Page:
Here is how you might use autoload_static() with a simple plot:

from bokeh.resources import CDN
from bokeh.plotting import figure
from bokeh.embed import autoload_static

plot = figure()
plot.circle([1,2], [3,4])

js, tag = autoload_static(plot, CDN, "some/path")

The resulting <script> tag looks like:


The script tag should be included in the HTML page wherever you wish to load the plot.

The separate JavaScript code should be saved to a file that can be reached on the server at “some/path”, from the document that has the plot embedded.


The <script> tag loads a <div> in place, so it must be placed under <head>.

Bokeh Applications

This section describes how entire Bokeh server applications may be embedded. Bokeh apps may be embedded so that every page load creates and displays a new session and Document, or so that a specific, existing session is loaded.

App Documents

When an application is running on a Bokeh server and available at some URL, it is typically desired to embed the entire application in a page so that whenever the page is loaded, a completely new session is created and presented to the user. This can be accomplished with the server_document() function, which accepts the URL to a Bokeh server application, and returns a script that will embed new sessions from that server any time the script is executed.

Here is an example snipped using server_document():

from bokeh.embed import server_document
script = server_document("https://demo.bokeh.org/sliders")

The returned script tag will look something like this:


It can be templated in an HTML page to include the Bokeh application at that point.

App Sessions

Sometimes, instead of loading a new session, we might wish to load a specific session. For instance, a Flask app rendering a page for an authenticated user might want to pull a new session, make some customizations for the specific user, then serve the specific Bokeh server session. This can be accomplished with the server_session() function which accepts a specific model to embed (or None for an entire session document), session ID, and a URL to the Bokeh application.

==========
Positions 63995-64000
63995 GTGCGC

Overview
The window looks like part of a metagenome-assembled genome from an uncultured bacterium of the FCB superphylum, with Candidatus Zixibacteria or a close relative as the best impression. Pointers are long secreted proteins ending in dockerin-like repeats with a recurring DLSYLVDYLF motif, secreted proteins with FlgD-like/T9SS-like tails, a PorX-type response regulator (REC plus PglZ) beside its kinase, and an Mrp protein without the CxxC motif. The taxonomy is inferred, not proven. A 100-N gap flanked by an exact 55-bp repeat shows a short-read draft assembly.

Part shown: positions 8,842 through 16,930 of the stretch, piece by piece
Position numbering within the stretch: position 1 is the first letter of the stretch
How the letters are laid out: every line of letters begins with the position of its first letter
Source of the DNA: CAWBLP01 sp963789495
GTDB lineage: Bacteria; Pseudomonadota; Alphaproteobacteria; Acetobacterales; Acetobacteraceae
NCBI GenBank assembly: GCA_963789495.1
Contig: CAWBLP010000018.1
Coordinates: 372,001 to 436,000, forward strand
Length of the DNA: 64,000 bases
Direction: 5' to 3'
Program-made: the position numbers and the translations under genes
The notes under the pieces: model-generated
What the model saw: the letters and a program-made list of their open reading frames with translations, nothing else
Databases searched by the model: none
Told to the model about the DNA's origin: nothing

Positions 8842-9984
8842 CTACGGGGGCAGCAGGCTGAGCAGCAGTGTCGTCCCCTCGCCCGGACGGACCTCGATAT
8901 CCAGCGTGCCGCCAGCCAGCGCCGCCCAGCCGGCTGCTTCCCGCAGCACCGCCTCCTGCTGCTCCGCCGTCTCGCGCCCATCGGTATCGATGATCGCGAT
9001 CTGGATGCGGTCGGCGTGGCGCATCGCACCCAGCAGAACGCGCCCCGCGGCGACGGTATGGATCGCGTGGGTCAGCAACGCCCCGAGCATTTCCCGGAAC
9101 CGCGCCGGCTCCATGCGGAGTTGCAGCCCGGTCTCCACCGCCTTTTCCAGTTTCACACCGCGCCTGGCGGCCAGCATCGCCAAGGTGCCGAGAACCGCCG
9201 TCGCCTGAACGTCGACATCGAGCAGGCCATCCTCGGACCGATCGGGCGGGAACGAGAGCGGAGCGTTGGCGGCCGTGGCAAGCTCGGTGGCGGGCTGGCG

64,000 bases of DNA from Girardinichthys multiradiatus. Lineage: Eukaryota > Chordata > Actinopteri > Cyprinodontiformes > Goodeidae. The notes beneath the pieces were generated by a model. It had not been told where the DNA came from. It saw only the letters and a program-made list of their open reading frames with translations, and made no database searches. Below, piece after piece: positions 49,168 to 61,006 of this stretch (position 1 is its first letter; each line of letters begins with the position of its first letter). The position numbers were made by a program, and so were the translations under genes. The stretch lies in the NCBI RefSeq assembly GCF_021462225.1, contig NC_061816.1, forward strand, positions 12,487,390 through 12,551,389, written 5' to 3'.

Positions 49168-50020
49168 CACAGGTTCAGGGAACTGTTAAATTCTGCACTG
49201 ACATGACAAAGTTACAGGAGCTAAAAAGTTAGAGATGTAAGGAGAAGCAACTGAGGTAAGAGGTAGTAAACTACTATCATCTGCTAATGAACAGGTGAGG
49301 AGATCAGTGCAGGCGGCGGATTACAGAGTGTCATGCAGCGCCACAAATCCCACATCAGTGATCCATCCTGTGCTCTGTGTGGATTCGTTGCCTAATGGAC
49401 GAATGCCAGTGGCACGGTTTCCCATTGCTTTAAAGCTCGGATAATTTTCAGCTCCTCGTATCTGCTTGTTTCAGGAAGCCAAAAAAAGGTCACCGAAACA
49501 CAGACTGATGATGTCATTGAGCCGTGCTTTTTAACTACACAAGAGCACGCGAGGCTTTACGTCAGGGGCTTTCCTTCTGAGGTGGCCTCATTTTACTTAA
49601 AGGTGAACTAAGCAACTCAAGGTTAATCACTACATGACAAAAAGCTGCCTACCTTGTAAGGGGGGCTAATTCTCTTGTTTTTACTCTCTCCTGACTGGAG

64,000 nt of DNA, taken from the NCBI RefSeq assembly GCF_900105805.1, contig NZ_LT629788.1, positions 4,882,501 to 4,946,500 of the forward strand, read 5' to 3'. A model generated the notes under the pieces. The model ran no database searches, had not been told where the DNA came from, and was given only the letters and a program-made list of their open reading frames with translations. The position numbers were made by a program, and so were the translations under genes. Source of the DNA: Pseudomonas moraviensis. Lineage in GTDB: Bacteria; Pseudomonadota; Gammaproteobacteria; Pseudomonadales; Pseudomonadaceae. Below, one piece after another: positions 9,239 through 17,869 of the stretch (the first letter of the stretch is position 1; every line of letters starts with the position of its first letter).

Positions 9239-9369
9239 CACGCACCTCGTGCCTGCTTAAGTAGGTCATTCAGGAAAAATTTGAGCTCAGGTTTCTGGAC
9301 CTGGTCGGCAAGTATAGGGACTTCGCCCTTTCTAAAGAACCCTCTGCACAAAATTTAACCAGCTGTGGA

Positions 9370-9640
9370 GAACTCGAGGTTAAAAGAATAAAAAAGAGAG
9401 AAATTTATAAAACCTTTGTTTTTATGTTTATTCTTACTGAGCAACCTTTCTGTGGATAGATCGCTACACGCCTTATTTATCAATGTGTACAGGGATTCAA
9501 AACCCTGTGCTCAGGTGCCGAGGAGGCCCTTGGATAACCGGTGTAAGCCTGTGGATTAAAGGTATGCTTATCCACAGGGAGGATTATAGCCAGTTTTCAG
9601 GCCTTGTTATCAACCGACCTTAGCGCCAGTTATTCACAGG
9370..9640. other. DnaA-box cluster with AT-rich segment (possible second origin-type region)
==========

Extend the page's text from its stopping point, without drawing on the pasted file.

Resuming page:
Here is an example of how to use server_session() and Flask:

from flask import Flask, render_template

from bokeh.client import pull_session
from bokeh.embed import server_session

app = Flask(__name__)

@app.route('/', methods=['GET'])
def bkapp_page():

    # pull a new session from a running Bokeh server
    with pull_session(url="http://localhost:5006/sliders") as session:

        # update or customize that session
        session.document.roots[0].children[1].title.text = "Special Sliders For A Specific User!"

        # generate a script to load the customized session
        script = server_session(session_id=session.id, url='http://localhost:5006/sliders')

        # use the script in the rendered page
        return render_template("embed.html", script=script, template="Flask")

if __name__ == '__main__':

Standard template

Bokeh also provides a standard Jinja template that can be useful for quickly embedding different document roots flexibly by extending the “base” template. This is especially useful for embedding individual components of a Bokeh app in a non-Bokeh layout (e.g. Bootstrap, etc.).

Below is a minimal example. Assuming that the application creates two roots with names properties set:

p1 = figure(..., name="scatter")

p2 = figure(..., name="line")


Then these roots can be referred to by name in the template, and passed to the embed macro to place them wherever desired:

{% extends base %}

<!-- goes in head -->
{% block preamble %}
<link href="app/static/css/custom.min.css" rel="stylesheet">
{% endblock %}

<!-- goes in body -->
{% block contents %}
<div> {{ embed(roots.scatter) }} </div>
<div> {{ embed(roots.line) }} </div>
{% endblock %}

The full template, with all the sections that can be overridden, is given here:

<!DOCTYPE html>
<html lang="en">
{% block head %}
    {% block inner_head %}
    <meta charset="utf-8">
    <title>{% block title %}{{ title | e if title else "Bokeh Plot" }}{% endblock %}</title>
    {% block preamble %}{% endblock %}
    {% block resources %}
        {% block css_resources %}
        {{ bokeh_css | indent(8) if bokeh_css }}
        {% endblock %}
        {% block js_resources %}
        {{ bokeh_js | indent(8) if bokeh_js }}
        {% endblock %}
    {% endblock %}
    {% block postamble %}{% endblock %}
    {% endblock %}
{% endblock %}
{% block body %}
    {% block inner_body %}
    {% block contents %}
        {% for doc in docs %}
        {{ embed(doc) if doc.elementid }}
        {% for root in doc.roots %}
            {{ embed(root) | indent(10) }}
        {% endfor %}
        {% endfor %}
    {% endblock %}
    {{ plot_script | indent(8) }}
    {% endblock %}
{% endblock %}